When I refer to structural inequalities, I refer to how systems and culture have perpetuated a narrow definition of the ‘role’ of both women and men. This is compounded by internalising these characteristics which result in a particular mind set of how men and women should behave: in essence what we term as ‘gender norms and stereotypes’. These gender norms and stereotypes also differ based on religion, ethnicity, geographic location, and sexual orientation, to name a few, and impacts the level of inequality. While there are instances when women restrict themselves – in the education they follow, in the jobs they take up, in the very identity they create – we must realise this is a product of years of cultural and societal values being instilled on what it means to be a ‘good’ woman or girl.
It’s been 20 years since the 1995 Beijing Declaration and Platform for Action, a comprehensive blueprint on women’s rights, yet there has only been slight progress both worldwide and Sri Lanka. While much has been achieved, there is much more to be achieved. We can’t win with one half of the team. For one half of the population to rise up, we need the other half to give them a hand.
HeForShe, the UN Women Solidarity Movement for Gender Equality, is precisely about asking men to acknowledge and take action on gender norms and stereotypes which affect their mothers, sisters, daughters as well as themselves; that equality is not about a battle of the sexes. At first glance, the campaign may seem to be geared to just men, but I believe it’s also requesting women and girls to speak up and support the campaign and spread awareness on its important.
“Well, what about the men? Why isn’t there a UN Men? How come we don’t have an International Men’s Day?”
The point which is being made here is that women are disproportionately affected by gender norms and stereotypes. As a patriarchal society, power is primarily held by males, and as such they predominate in roles of leadership, and are privy to authority and social privilege. Men and boys have more access to opportunities and are allowed leeway in what they do and say, because ‘boys will be boys’. In a family unit, traditionally, men and boys are expected to be the head of the household while women and girls are expected to be dutiful and passive wives, mothers and caregivers.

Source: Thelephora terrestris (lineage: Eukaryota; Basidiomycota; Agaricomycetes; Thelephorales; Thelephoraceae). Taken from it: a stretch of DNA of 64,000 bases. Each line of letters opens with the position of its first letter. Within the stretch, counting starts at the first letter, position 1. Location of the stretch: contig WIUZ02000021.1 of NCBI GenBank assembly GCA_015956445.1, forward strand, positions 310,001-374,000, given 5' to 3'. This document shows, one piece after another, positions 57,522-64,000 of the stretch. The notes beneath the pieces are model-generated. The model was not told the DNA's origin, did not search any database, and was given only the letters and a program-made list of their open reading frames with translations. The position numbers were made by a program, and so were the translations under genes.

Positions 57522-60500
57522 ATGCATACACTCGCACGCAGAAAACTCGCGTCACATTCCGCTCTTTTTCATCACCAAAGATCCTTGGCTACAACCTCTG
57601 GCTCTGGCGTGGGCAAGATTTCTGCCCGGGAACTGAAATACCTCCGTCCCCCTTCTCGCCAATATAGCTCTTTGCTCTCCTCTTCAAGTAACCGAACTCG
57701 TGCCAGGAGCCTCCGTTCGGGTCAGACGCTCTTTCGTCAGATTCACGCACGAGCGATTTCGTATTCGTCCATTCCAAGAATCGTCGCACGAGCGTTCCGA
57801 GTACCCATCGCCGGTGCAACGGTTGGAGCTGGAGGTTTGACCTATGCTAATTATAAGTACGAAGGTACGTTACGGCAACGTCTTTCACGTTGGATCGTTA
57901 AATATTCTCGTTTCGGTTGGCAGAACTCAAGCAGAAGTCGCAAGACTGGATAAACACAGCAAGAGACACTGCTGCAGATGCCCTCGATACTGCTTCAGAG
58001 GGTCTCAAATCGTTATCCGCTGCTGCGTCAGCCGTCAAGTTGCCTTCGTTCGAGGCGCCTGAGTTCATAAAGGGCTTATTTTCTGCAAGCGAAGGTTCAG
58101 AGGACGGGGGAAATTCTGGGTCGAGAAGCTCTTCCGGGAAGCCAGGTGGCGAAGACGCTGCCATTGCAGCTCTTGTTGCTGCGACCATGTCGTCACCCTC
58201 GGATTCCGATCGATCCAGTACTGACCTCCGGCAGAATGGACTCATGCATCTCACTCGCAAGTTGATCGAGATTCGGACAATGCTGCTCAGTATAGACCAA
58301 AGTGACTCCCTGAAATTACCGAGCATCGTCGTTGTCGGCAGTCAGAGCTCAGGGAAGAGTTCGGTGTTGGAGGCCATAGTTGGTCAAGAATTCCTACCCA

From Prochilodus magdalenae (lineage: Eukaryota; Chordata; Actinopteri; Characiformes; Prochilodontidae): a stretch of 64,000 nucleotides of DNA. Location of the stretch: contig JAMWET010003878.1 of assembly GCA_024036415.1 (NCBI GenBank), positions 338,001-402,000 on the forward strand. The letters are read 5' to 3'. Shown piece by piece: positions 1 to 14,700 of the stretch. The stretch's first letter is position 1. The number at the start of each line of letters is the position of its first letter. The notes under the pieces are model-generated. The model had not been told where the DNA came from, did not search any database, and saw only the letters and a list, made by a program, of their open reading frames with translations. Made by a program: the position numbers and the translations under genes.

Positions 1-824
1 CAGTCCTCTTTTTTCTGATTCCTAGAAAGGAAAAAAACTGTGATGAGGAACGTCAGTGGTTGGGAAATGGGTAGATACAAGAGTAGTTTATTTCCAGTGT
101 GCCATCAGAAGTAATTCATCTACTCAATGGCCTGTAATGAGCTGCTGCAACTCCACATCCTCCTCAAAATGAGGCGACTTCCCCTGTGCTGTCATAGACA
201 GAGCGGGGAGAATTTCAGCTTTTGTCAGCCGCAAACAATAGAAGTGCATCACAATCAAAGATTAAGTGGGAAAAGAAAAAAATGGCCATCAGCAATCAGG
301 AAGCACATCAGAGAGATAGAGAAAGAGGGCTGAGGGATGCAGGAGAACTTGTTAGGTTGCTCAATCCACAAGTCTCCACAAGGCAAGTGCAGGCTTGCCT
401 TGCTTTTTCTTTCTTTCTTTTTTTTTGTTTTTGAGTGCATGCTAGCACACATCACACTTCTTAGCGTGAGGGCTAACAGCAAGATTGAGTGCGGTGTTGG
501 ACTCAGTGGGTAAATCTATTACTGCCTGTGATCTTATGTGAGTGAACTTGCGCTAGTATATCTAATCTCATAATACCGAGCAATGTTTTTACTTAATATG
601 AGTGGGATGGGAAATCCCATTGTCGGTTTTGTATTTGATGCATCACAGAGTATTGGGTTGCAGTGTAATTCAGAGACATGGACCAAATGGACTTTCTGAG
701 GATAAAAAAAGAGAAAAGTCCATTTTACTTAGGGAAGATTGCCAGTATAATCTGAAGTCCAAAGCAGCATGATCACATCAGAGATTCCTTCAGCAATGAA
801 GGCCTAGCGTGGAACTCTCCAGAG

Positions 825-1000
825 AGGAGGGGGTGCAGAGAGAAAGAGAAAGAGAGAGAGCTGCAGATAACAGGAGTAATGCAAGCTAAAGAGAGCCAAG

This is not to say that men and boys are not affected by such norms and stereotypes; they most definitely are. The burden of being the traditional head of household providing for the family and of living up to the acceptable notion of ‘manliness’ have direct consequences on how they behave.
I would like to highlight the fact that gender equality is not just about women. It’s a common misperception that we are purely talking about women’s issues. Women’s issues are a major concern simply because of the high inequalities and lack of access to opportunities faced when compared to men. For equality to arise between men and women, we need to put aside patriarchal ‘roles’ and characteristics set for men and women, in effect dismantling these stereotypes.
UN Women was created to champion gender equality with emphasis on eliminating severe discrimination faced by women worldwide due to unequal power structures and pervasive attitudes held by people. International Women’s Day is not about ‘women’ per se, it’s a day to celebrate the achievements made towards gender equality, and serves as a platform to highlight the remaining gaps.